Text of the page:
Offshore Tax Crimes: It’s Coming to a Canadian Court Near You!

May 13, 2011 | David W. Chodikoff

Private companies and high net worth individuals should be on high alert as the Canada Revenue Agency steps up its enforcement campaign. A significant collection of resources has been deployed to unearth information regarding the proper reporting of the tax affairs of corporations and individual taxpayers in Canada.

These activities are a direct by product of the global effort to crackdown on tax evasion and tax under reporting by both companies and individuals. These global pressures continue to mount on First and Second world jurisdictions where the evidence of success in the form of convictions and the resulting fines and/or incarceration are visibly lacking in countries such as Canada.

Unquestionably, the record of success in the United States should cause Canadians some real concern as it is likely that while our system of justice is less severe, enforcement authorities are no less committed than their US counterparts to ensure that justice is “served” or “done”.

While many cases are still pending, the recent record stemming from the crackdown on Americans evading tax by using primarily Swiss banks and other financial institutions has been quite impressive. For example, this crackdown in the US has led to criminal charges against no less than UBS, the largest Swiss bank, 24 former UBS clients, four former bankers and two banks. More specifically, in February 2009, UBS agreed to pay $780 million to prevent its prosecution for aiding tax evasion by American clients. The bank conceded that its bankers helped wealthy Americans evade taxes from 2002 to 2007. UBS admitted that it had set up sham offshore companies in tax havens such as the British Virgin Islands, Panama and Hong Kong. The bank also confirmed that it created misleading information forms indicating that those sham companies, not taxpayers, were the beneficial owners.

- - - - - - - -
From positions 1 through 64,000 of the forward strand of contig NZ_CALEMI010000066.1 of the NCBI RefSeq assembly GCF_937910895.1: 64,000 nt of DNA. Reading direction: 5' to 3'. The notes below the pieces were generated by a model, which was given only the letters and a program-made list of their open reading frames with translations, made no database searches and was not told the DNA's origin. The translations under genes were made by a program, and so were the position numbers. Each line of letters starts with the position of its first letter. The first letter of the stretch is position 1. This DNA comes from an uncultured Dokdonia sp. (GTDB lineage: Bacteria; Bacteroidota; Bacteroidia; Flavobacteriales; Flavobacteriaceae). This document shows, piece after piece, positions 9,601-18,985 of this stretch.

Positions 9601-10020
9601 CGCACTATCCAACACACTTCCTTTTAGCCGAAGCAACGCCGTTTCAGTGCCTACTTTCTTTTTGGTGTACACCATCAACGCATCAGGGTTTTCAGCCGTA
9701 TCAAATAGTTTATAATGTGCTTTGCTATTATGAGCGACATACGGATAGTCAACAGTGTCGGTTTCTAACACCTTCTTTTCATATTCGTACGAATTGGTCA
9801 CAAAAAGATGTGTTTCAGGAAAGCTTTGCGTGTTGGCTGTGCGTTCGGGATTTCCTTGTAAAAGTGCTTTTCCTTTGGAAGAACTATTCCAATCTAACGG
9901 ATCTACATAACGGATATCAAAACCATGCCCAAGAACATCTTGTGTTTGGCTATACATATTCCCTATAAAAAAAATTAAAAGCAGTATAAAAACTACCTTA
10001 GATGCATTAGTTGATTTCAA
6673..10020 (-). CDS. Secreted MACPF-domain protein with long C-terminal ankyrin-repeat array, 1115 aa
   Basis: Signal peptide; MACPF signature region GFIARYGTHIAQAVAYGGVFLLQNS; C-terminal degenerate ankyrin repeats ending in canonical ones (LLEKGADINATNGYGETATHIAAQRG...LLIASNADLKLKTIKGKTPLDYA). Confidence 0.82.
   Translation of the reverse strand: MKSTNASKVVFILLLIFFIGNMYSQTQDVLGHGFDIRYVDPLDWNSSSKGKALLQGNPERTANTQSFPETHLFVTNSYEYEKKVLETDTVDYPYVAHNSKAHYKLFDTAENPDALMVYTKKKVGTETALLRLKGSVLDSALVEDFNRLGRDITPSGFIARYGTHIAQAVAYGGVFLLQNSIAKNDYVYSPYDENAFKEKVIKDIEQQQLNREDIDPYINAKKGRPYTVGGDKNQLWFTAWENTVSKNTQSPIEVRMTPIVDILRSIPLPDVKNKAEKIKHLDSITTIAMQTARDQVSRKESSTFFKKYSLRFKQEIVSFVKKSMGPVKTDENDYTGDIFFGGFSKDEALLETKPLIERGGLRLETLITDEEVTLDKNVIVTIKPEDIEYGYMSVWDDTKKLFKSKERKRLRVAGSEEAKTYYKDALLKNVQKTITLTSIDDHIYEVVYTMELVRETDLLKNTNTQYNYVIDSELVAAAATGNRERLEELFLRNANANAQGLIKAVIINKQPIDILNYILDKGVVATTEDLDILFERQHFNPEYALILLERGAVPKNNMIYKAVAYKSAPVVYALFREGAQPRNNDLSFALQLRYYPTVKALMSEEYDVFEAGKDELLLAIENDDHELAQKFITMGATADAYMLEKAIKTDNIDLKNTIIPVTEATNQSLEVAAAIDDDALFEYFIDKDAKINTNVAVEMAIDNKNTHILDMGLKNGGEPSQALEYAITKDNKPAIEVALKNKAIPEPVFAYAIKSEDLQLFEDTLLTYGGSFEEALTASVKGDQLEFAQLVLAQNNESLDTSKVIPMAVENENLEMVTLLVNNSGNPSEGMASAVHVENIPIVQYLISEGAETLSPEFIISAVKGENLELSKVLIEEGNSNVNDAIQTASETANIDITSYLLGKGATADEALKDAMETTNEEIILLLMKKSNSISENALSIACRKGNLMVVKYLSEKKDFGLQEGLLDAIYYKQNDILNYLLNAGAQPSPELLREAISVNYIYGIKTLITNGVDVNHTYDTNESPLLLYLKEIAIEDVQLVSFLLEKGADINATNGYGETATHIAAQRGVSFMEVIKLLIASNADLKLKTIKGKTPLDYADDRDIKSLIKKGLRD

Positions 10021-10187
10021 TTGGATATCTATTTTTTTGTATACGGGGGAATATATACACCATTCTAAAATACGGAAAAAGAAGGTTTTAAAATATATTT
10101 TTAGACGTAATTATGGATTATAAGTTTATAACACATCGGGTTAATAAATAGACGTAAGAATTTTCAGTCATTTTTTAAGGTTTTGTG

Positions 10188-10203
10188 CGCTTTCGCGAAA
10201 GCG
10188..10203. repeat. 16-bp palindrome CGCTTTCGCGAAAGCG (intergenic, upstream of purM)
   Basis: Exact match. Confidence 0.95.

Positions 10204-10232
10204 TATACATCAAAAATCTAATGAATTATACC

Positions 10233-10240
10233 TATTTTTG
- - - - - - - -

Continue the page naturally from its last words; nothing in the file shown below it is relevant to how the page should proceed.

In so far as the outcome for these Americans for their misdeeds is concerned, former UBS banker and whistleblower, Bradley Birkenfeld, was sentenced in Florida to 40 months in prison for pleading guilty to helping wealthy Americans evade taxes. Federico Hernandez pleaded guilty in April 2010 in New York. He agreed that he set up sham accounts in the British Virgin Islands and Panama. In September 2010, he was sentenced to 1 year in prison, fined a total of $29,000 and ordered to pay restitution of $84,423 to the Internal Revenue Service. Jack Barouh, the former owner of a watch company plead guilty in February, 2010 for failing to disclose about 10 million in offshore assets and was sentenced in Miami in April, 2010 to 10 months in prison. He was also fined $5,000. In April 2010, Paul Zabczuk of The Woodlands, Texas, plead guilty in Fort Lauderdale to charges that, inter alia, he did not disclose his UBS account. He was sentenced in July 2010 to one year of home detention and fined $25,000.

There are many other US taxpayers who have either been indicted and their cases are pending or are waiting for the outcome of sentencing. Still, there are other U.S. citizens that have been charged and have subsequently been declared fugitives.